Jesus, like the writers of scripture before him, uses two species that speak straight to the point he’s trying to make. Birds, unlike squirrels, bears, and ants, do not store up food for the winter. Lilies, like grass, are subject to the ferocity and unforgivable temperament of nature. They are both unable, should they desire it, to partake of an increase in food or a decrease of heat. Both of the examples Jesus uses against the backdrop of our needs are intensely vulnerable and subject to nature’s (albeit, God’s) provision.

Herein is Jesus’ command to us for when we find ourselves anxious, fearful, restless and unsettled about our current state. Look at the vulnerable and feeble creatures; the ones not able to “grind," incapable of “hustling" or working into the night; control has never been within their grasp. Have a look and take note.


 

"...when it comes to our needs, Jesus is flipping the subject on its head and reminding us that no amount of work spurred on by concern will bring benefit."

 

To be sure, the Bible often talks about the need for hard work, discipline, and devotion to tending to the daily to-do list. But in this case, when it comes to our needs, Jesus is flipping the subject on its head and reminding us that no amount of work spurred on by concern will bring benefit. God has created us like sheep, like birds, like lilies – subject to the ebb and flow of the creation around us, with one difference: His intricate care and deep compassion.

 

“If God gives such attention to the appearance of wildflowers—most of which are never even seen—don’t you think he’ll attend to you, take pride in you, do his best for you? What I’m trying to do here is to get you to relax, to not be so preoccupied with getting, so you can respond to God’s giving. People who don’t know God and the way he works fuss over these things, but you know both God and how he works. Steep your life in God-reality, God-initiative, God-provisions. Don’t worry about missing out. You’ll find all your everyday human concerns will be met.” – Matthew 6:30-33 (MSG)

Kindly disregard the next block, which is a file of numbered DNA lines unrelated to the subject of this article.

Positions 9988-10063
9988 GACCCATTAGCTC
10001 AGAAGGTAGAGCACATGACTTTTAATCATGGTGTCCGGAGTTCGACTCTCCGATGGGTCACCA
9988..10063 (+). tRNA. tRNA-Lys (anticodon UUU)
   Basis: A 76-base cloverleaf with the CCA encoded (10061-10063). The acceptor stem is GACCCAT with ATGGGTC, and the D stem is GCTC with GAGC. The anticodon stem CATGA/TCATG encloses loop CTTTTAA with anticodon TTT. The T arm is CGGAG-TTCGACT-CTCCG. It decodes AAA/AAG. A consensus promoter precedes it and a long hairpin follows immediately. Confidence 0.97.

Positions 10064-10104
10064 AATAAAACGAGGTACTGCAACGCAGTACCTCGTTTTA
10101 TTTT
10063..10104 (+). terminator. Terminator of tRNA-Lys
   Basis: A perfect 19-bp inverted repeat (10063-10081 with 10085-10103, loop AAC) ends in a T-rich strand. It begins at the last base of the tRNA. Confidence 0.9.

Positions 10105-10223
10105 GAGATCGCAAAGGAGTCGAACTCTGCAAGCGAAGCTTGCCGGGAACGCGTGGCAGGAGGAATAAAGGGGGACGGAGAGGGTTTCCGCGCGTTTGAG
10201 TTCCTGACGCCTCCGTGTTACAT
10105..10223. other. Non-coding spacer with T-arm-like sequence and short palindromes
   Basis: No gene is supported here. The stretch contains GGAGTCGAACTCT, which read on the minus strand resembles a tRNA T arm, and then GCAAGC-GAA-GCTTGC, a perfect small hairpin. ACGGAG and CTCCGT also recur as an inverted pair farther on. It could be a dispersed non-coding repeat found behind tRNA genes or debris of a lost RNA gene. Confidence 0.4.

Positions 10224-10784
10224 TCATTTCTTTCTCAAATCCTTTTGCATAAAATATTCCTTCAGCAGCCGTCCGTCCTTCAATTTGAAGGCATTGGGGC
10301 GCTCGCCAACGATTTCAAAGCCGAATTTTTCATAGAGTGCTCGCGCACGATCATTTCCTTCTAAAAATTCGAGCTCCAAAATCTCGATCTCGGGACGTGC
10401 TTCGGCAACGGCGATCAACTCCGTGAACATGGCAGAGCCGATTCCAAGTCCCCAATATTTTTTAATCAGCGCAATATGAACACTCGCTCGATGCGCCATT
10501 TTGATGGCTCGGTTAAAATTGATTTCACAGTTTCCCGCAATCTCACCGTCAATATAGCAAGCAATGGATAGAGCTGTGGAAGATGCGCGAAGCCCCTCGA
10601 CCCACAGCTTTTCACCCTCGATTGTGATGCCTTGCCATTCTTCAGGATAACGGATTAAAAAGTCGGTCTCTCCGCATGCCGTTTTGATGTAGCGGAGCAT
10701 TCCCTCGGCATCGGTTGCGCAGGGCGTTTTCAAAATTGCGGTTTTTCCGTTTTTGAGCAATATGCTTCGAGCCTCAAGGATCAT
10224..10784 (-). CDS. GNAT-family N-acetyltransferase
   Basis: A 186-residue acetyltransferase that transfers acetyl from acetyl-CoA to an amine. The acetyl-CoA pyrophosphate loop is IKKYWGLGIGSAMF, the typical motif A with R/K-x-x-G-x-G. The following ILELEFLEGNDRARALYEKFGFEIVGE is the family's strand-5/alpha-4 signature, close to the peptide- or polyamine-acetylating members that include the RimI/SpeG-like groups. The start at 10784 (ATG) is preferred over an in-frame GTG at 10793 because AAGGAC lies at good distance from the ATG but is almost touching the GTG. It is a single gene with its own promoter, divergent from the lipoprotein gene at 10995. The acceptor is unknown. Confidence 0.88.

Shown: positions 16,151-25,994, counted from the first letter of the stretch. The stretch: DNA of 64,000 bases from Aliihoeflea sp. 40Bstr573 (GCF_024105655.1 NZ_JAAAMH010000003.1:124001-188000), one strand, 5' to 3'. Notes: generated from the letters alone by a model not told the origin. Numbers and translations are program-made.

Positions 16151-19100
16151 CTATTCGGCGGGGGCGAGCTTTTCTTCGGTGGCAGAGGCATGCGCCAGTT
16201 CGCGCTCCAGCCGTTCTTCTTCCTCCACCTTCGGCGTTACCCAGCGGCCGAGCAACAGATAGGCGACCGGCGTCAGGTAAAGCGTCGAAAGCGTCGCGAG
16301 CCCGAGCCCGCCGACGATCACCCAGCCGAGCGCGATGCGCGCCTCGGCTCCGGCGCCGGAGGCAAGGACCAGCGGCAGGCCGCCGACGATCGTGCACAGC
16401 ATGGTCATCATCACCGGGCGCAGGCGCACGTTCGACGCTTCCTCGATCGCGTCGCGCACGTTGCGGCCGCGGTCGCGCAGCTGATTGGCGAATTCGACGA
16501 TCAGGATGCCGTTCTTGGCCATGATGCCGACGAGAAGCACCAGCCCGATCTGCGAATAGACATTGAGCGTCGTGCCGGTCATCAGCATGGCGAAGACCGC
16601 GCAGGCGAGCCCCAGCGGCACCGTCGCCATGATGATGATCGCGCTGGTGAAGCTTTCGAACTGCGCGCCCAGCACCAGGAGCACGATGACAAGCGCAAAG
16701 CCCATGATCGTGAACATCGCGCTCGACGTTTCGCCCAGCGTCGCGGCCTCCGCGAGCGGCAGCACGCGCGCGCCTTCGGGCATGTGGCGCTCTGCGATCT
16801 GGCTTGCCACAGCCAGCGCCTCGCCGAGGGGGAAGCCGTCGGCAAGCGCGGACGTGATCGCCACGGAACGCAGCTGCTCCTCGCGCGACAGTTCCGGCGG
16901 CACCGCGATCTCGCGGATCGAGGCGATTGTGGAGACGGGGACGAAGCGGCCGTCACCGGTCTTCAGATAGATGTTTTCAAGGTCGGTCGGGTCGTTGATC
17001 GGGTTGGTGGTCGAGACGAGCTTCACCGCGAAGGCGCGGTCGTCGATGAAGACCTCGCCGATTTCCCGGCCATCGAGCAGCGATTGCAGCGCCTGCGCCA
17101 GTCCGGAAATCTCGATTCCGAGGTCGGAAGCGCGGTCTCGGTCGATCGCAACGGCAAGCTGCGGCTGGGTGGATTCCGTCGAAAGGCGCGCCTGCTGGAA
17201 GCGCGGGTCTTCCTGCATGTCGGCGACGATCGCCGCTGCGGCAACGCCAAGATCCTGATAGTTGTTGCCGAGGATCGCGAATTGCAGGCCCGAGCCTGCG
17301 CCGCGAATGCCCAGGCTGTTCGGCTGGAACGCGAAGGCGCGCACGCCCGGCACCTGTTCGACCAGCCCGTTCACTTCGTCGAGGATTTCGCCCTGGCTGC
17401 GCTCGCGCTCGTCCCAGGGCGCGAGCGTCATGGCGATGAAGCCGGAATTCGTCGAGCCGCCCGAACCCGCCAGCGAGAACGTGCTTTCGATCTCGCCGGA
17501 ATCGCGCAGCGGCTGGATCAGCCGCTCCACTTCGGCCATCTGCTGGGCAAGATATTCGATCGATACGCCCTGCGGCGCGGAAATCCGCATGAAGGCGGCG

I pray that you know God and the way He works; you trust that he’s “working all things together [for your good]” and that He desires for you to abide in the peace of His provision and care for you. Two chapters later, Jesus adds in another context, "If [earthly fathers, who] are evil, know how to give good gifts to [their] children, how much more will your Father in heaven give good gifts to those who ask him!” - Matthew 7:11

So when it comes to your needs, be it financial, emotional or physical, give up the grind, cease the hustle, get in a really good night’s rest. Go to bed early and sleep in a little; because our Heavenly Father who "is good and does good” (Psalm 119:68) is already at work on your tomorrow.

 

"But God's not finished. He's waiting around to be gracious to you. He's gathering strength to show mercy to you. God takes the time to do everything right - everything. Those who wait around for him are the lucky ones.” – Isaiah 30:18

 


 

"So when it comes to your needs ... give up the grind, cease the hustle, get in a really good night’s rest. Go to bed early and sleep in a little; because our Heavenly Father who "is good and does good” (Psalm 119:68) is already at work on your tomorrow."

 

Finally, Jesus ends this counter-cultural, counter-intuitive command with a final addition.

 

"But seek first the kingdom of God and his righteousness, and all these things will be added to you.” - Matthew 6:33

 

If you’re going to work, make it Kingdom work. If you’re going to worry, worry about the down and the out. If you’re going to put your hands to something, put them to helping the least of these. Give yourself to making Jesus known and bringing Heaven to Earth through service and compassion. And in this, as you take care of His Kingdom, God will take care of your every need.